25 Deadly Ways Your HR Department Quietly Kills It’s Credibility…And What You Can Do About It!

By Alan Collins | successinhr.com/hr-quietly-kills-its-credibility

Every Thanksgiving our family gathers at my dad’s for dinner.

With relatives and guests, 25-30 people typically attend.

Last year, one of my cousins from Michigan joined us for the first time. He hadn’t seen us in years.

After dinner, while watching the football game, he shared with me some observations about our family dynamics and behavior at dinner.

He noticed for example: Where people sat.  How quickly people ate.  The kinds of conversations that occurred.  Who seemed be uncomfortable. Who really didn’t want to be there.  Who kept discussions going.  Who seemed to have hidden agendas.  And what different family member beliefs were on topics like sports, politics, religion and sex.

Much of what he said wasn’t new news for me, but I was absolutely blown away by what he was able to pick up in just a few hours of silent observation. Though many of these behaviors were subtle and disguised, he nailed just about all of them.

Because he was a newcomer to our Thanksgiving dinner, he recognized unspoken family interaction patterns and subtleties that had become a routine part of this event for over 20 years.

And these were things I took for granted and never thought much about.  

The same thing happens in HR organizations. Like most departments, HR has unspoken rules, rituals, norms, expectations and everyday patterns of behavior. But often, because you are part of the department, they become routine and ingrained as part of the culture. And you don’t recognize or notice them — unless they are pointed out by the fresh eyes of a new employee.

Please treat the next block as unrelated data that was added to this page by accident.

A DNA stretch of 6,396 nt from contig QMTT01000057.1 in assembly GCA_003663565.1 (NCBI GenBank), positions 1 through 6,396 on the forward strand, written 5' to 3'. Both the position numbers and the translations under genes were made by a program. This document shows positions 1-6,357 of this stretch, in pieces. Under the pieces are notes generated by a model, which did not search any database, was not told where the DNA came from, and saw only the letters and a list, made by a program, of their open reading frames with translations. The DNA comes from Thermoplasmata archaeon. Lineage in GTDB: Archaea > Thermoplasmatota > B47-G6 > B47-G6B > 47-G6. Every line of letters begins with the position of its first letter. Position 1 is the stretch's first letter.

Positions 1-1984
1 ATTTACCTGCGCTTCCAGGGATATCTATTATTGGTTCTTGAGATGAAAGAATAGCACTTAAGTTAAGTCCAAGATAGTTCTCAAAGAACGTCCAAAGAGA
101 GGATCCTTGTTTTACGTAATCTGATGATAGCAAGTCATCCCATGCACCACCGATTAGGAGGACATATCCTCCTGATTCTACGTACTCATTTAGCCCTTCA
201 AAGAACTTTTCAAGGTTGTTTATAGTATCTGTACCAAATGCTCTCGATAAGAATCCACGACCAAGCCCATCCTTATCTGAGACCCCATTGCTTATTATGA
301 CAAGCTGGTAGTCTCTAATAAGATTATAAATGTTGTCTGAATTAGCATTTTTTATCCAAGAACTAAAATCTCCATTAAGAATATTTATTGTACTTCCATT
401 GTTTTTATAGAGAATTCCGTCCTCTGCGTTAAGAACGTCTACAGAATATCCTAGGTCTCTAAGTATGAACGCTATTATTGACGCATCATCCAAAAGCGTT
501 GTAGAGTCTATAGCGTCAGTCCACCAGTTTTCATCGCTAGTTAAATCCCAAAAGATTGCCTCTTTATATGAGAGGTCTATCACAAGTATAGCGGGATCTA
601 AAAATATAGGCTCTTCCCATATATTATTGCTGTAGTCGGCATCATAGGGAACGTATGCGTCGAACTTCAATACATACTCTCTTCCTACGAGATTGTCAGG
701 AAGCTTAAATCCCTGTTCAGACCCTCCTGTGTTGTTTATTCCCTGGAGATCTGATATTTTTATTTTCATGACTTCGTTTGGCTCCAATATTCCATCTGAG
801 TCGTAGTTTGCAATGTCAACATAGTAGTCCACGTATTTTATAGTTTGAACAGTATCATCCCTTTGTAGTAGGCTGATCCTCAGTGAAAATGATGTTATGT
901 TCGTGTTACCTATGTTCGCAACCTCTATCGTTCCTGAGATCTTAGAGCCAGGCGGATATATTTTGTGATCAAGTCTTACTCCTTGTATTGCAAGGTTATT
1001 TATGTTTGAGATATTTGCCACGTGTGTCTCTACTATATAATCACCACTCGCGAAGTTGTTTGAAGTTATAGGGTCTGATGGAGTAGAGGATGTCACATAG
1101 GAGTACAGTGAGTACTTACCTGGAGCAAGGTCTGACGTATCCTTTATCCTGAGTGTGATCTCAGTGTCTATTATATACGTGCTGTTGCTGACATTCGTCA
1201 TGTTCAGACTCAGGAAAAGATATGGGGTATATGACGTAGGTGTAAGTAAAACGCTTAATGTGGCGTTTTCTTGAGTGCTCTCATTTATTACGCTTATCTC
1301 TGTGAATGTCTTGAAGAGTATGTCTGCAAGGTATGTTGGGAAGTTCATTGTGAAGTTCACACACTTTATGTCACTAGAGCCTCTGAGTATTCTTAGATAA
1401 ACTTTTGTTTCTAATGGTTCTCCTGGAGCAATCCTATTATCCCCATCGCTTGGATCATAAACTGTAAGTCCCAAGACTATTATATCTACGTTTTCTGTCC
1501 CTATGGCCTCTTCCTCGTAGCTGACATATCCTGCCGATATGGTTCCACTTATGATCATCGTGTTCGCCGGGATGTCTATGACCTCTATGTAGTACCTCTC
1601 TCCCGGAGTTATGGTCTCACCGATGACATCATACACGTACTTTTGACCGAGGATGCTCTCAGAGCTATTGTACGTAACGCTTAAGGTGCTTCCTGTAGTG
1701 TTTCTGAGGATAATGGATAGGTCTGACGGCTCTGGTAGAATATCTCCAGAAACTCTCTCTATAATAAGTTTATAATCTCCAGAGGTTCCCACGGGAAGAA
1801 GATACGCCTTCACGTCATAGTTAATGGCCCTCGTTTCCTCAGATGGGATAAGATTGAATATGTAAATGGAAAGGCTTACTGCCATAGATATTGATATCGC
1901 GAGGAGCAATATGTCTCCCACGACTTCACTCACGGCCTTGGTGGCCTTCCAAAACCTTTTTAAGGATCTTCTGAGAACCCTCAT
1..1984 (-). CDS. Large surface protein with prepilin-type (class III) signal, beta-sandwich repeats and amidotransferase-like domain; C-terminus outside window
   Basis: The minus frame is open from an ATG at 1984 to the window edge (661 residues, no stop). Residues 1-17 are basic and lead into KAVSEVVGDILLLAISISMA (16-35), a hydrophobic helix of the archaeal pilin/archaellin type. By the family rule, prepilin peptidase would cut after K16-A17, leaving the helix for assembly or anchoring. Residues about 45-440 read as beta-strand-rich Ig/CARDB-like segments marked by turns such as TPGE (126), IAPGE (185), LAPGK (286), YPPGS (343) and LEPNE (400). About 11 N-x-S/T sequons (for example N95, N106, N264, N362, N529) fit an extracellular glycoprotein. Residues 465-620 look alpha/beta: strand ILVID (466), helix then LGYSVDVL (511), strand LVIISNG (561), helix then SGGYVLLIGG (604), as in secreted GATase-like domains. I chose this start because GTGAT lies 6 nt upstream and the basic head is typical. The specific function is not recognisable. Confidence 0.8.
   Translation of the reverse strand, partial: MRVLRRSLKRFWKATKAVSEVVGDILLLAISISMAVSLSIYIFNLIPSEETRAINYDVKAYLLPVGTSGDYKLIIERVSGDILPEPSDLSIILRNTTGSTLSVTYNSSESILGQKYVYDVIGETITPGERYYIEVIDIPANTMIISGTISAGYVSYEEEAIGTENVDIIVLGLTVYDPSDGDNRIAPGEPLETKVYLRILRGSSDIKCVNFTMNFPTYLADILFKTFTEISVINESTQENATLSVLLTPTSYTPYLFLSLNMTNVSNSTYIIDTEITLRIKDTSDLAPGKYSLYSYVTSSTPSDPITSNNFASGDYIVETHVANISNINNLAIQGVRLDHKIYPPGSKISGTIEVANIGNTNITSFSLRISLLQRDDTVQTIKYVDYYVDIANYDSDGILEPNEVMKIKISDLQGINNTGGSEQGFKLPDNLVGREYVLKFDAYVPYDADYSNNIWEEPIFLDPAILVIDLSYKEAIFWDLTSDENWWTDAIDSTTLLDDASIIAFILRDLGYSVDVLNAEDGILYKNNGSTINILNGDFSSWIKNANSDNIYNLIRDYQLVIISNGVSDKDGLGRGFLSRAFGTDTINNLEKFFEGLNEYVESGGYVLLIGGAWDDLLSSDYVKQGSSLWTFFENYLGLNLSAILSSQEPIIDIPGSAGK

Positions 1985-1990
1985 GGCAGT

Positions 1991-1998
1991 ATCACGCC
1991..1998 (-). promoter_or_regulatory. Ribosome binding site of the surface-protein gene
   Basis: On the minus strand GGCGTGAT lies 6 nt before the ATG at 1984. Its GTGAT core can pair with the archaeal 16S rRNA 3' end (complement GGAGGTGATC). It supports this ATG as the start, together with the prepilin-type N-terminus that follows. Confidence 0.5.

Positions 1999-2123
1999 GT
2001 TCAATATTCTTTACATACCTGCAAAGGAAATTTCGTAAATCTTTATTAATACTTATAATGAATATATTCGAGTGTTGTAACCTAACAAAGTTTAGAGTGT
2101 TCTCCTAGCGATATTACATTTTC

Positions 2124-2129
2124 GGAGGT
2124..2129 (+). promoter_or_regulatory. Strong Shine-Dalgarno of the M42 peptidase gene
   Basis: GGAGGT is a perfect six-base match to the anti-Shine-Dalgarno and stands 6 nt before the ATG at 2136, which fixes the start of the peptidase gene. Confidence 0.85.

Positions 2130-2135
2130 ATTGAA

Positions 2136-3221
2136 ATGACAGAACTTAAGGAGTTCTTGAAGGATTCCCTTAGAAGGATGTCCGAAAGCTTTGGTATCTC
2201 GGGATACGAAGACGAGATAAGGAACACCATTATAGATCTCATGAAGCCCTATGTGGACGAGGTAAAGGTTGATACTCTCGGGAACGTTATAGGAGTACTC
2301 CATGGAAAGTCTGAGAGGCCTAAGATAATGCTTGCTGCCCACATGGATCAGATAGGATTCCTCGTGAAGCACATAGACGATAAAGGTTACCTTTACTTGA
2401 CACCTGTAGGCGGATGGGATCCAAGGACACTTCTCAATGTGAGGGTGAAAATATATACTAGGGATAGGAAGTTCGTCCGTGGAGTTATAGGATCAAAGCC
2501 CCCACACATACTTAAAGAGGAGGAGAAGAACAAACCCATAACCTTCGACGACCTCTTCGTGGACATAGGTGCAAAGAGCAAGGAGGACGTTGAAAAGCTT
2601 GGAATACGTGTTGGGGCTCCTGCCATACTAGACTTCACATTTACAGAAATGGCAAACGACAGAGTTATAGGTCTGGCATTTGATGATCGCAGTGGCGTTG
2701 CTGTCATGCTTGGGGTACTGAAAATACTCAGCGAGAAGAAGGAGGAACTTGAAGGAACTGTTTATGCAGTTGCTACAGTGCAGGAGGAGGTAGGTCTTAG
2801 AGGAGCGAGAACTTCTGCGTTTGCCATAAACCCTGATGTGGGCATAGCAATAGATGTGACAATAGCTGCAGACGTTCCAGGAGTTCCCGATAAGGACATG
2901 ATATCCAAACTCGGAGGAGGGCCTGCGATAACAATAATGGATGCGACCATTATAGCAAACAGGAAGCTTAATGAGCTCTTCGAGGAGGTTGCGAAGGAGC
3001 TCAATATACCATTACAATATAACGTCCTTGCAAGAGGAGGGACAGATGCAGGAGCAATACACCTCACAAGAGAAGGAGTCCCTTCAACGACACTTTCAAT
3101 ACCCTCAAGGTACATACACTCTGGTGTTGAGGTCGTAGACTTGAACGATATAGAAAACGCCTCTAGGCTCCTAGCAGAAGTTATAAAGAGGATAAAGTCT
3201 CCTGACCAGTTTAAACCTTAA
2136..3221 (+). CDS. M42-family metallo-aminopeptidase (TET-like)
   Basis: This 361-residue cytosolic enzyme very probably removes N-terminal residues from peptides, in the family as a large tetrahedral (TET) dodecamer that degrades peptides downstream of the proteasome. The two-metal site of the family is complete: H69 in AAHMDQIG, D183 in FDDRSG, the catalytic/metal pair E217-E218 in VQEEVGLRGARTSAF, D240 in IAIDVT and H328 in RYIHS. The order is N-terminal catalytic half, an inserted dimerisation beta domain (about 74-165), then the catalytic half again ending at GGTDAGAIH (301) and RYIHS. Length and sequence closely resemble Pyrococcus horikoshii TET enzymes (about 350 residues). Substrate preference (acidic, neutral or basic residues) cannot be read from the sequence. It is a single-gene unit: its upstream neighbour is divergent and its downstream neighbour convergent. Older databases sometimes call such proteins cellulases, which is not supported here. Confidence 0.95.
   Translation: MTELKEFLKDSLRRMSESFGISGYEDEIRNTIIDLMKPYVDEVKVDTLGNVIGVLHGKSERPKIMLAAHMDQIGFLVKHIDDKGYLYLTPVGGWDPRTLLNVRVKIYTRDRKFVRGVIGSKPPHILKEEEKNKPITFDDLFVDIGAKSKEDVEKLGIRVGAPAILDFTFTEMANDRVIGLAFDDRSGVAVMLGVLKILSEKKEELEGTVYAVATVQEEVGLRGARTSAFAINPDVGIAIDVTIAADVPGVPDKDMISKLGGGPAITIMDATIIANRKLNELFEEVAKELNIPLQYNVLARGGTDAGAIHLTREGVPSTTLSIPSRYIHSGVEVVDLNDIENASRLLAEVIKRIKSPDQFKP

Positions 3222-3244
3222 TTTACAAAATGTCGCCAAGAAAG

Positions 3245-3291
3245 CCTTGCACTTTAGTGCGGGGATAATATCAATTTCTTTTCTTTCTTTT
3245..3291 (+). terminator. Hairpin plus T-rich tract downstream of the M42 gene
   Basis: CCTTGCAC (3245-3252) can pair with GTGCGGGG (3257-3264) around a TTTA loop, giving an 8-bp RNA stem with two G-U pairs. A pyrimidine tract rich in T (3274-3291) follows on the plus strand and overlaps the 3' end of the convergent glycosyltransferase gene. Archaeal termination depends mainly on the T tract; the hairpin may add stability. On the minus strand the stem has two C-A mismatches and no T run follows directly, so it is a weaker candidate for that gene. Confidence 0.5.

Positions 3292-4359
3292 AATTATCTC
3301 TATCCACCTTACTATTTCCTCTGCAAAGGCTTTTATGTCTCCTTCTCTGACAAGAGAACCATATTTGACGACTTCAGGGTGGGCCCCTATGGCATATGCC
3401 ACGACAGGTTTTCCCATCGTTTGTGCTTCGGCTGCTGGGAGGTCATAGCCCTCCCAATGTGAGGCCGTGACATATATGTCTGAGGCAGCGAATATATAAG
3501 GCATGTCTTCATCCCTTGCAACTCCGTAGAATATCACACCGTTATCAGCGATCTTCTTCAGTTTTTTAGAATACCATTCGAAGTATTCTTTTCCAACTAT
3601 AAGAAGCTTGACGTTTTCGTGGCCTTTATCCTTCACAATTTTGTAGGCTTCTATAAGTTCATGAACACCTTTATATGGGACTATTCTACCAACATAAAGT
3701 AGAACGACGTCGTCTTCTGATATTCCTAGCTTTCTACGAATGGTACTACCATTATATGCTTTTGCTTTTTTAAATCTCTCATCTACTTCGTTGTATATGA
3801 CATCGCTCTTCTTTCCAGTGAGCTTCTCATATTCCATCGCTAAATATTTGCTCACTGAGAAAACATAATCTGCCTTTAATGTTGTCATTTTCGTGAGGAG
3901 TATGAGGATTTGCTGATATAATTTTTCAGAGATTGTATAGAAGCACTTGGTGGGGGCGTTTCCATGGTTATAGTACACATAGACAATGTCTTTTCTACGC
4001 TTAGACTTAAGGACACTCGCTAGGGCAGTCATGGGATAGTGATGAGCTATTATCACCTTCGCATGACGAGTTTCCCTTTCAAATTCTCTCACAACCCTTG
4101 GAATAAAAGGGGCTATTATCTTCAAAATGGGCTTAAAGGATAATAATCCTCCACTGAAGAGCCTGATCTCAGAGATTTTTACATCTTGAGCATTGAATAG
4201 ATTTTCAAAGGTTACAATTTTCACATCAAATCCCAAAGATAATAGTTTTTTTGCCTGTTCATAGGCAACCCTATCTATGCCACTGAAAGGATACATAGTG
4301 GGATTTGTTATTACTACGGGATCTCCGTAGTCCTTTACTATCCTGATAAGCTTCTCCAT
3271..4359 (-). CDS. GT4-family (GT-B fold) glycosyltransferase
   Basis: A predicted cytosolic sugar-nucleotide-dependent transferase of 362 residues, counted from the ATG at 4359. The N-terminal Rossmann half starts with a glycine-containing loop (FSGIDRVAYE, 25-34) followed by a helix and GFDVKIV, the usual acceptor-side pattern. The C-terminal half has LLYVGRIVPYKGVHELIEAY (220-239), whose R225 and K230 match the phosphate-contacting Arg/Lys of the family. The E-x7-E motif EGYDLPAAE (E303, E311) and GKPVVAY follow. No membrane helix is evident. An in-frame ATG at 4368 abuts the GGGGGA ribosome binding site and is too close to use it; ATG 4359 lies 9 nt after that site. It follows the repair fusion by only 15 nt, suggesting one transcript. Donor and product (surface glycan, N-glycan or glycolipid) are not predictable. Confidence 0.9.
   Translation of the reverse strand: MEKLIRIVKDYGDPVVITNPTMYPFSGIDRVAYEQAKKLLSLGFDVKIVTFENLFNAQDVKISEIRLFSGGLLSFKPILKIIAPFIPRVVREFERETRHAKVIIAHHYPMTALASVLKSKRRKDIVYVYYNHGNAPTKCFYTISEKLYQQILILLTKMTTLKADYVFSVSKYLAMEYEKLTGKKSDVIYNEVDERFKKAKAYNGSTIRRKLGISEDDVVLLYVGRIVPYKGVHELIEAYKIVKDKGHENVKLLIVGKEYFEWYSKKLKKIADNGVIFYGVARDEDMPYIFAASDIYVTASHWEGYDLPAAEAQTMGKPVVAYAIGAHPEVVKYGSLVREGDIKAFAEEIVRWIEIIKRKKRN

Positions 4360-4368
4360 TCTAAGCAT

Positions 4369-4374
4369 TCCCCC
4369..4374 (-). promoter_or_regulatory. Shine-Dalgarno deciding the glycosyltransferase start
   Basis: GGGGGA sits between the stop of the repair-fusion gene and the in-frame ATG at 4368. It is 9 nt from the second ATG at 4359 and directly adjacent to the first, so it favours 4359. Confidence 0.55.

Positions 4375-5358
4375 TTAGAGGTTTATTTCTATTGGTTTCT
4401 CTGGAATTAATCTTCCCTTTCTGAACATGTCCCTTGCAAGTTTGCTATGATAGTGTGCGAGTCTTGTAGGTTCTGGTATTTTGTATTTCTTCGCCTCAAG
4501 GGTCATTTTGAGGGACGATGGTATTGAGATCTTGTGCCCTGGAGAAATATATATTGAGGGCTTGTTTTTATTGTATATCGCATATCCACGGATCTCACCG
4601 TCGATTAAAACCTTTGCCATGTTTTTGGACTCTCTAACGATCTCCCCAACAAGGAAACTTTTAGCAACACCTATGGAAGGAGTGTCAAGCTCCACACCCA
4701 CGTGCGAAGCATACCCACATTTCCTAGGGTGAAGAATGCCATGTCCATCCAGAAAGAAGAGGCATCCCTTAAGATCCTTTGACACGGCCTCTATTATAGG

However, some of these everyday patterns of behavior, if left uncorrected, can become toxic to your HR department…and slowly destroy it’s credibility.

Below is a list of them.  Many of these operate so subtly that you may not even know they exist.   This list is drawn from and inspired by a similar one in Dave Ulrich’s excellent book, HR From The Outside In (which I highly, highly recommend).

That said, here are 25 silent credibility killers of HR departments:

1. Pretend participation. We ask clients and employees for their input and then don’t act on what we hear. Example: we make a big deal about doing a company-wide employee engagement survey and then we don’t act on the results.

2. False agreement. We say we agree when we don’t.  Example:  In the business strategy meeting, we nod our head in support of the need to do a 10% headcount reduction.  Then we quietly talk against it to everyone else later.

3. Concealed consensus. We confuse participation with consensus. We want everyone to agree before we act. Example: Before implementing a new program to hold managers MORE accountable for developing their talent, we delay it indefinitely until the 20% who are holdouts agree to support it.

4. Turfism. We defend our turf like a hungry dog protecting a piece of raw meat.  We engage in power struggles with other departments like Public Relations, Legal, Finance, IT…to the detriment of the overall organization.

5. Narcissistic competitiveness. We value succeeding as individuals, not as teams.  When people tell us there’s no “I” in team, we respond that’s true, but there is one in “win.”

6. Crisis jumping. When a workplace tragedy or crisis happens, we act decisively and successfully…and then we wait for the next crisis in order for us to act again.